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timing is everything. tick … tick … tick …

By enelson
Tuesday, January 16th, 2007 at 12:55 pm in Safety, Security.

 AP photo

Kentucky chemical tanker train fire

Normally a post-peak commuter, I had to rush out and get on the train at dawn this morning so I could be seated with my laptop and phone in time to participate in a Federal Railroad Administration call-in press conference at 7:30 a.m., Pacific time.

I was sure I was the only participant actually riding the rails for this, the announcement of a partnership to develop a more crash-worthy chemical rail tanker. The partners included Dow Chemical, Union Pacific Railroad and Union Tank Car Company (no relation), which makes and leases tankers.

After all the introductions were made, FRA Administrator Joseph Boardman noted that some of the chemical tankers in question had derailed in Kentucky this morning. I took a long, deep breath.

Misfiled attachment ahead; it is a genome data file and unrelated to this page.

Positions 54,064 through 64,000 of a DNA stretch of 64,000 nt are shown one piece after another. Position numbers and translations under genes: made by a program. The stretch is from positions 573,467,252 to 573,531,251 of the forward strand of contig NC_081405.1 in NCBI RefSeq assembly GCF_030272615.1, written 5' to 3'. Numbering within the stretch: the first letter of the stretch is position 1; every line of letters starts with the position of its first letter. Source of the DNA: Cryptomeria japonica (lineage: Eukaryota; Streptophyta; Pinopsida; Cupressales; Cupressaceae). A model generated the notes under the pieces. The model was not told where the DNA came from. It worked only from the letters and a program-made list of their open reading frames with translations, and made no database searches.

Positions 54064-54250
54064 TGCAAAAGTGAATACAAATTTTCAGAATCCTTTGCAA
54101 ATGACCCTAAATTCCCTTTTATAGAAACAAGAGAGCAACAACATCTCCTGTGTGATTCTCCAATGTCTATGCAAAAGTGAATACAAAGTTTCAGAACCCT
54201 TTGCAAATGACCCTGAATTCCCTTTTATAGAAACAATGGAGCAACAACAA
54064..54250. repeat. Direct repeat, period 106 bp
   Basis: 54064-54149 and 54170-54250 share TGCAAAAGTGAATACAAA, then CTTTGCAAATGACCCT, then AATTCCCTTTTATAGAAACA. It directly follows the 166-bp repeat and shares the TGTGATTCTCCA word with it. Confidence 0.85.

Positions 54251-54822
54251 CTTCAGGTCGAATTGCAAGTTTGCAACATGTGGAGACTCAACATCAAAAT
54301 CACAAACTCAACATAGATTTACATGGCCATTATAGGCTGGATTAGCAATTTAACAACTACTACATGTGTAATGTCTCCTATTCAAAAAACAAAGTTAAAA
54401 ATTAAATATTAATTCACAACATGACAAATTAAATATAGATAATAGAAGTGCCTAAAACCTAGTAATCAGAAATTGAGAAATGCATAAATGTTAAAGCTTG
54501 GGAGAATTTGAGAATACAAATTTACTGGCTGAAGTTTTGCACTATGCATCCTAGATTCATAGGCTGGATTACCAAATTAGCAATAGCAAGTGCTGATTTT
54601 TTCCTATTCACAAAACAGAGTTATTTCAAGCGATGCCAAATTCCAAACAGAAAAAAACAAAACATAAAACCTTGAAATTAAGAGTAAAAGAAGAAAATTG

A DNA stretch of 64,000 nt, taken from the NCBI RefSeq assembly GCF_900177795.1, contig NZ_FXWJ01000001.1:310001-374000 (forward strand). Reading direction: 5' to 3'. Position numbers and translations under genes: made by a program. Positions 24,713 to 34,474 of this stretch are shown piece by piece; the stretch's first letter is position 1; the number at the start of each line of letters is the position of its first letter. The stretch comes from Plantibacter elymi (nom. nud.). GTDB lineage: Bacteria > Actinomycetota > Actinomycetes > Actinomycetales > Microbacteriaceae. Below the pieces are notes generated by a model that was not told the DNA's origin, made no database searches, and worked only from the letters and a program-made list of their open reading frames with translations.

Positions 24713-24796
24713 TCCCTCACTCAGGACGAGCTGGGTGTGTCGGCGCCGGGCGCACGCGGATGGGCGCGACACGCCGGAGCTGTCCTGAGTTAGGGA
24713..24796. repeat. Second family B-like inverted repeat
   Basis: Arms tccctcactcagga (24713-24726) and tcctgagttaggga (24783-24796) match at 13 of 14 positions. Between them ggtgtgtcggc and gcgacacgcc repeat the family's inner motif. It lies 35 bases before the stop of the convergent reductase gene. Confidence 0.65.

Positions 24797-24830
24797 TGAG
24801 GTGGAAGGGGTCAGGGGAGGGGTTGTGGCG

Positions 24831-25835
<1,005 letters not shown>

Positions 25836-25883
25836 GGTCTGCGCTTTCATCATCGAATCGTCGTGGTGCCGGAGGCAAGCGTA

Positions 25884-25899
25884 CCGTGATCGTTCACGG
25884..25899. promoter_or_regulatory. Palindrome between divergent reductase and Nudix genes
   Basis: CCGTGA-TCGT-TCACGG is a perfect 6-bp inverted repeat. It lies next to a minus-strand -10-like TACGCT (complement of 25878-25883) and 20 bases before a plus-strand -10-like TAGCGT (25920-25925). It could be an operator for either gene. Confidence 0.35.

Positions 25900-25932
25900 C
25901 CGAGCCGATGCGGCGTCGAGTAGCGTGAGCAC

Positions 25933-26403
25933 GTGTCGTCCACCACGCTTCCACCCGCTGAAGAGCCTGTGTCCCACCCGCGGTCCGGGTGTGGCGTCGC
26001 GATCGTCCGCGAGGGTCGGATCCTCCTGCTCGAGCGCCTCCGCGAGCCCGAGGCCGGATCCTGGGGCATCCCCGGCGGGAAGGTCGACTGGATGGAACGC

It wasn’t until later, when I summoned all the wireless capability I had handy, that I found out some of the details:

  • The wreck, in the southern suburbs of Louisville, happened about 20 minutes before I smacked down my alarm clock this morning. Gotta remember to rig the clock radio to play news.
  • The derailment set several chemical cars ablaze. Authorities say a chemical called cyclohexane is what’s burning, and other chemicals such as butadiene and highly explosive propane are among the chemicals the train was hauling.
  • Authorities evacuated a mile radius around the site, closed 20 miles of Interstate 65 and rerouted air traffic because of danger of toxic fumes, explosion and smoke.
  • As of this writing, authorities announced they would allow the thing to burn itself out.

FRA Administrator Joseph H. Boardman said it was “certainly very discouraging” that the accident happened this morning. “It certainly dampens some excitement that you have when you think you’ve got a breakthrough,” such as the partnership to build a sturdier tank car.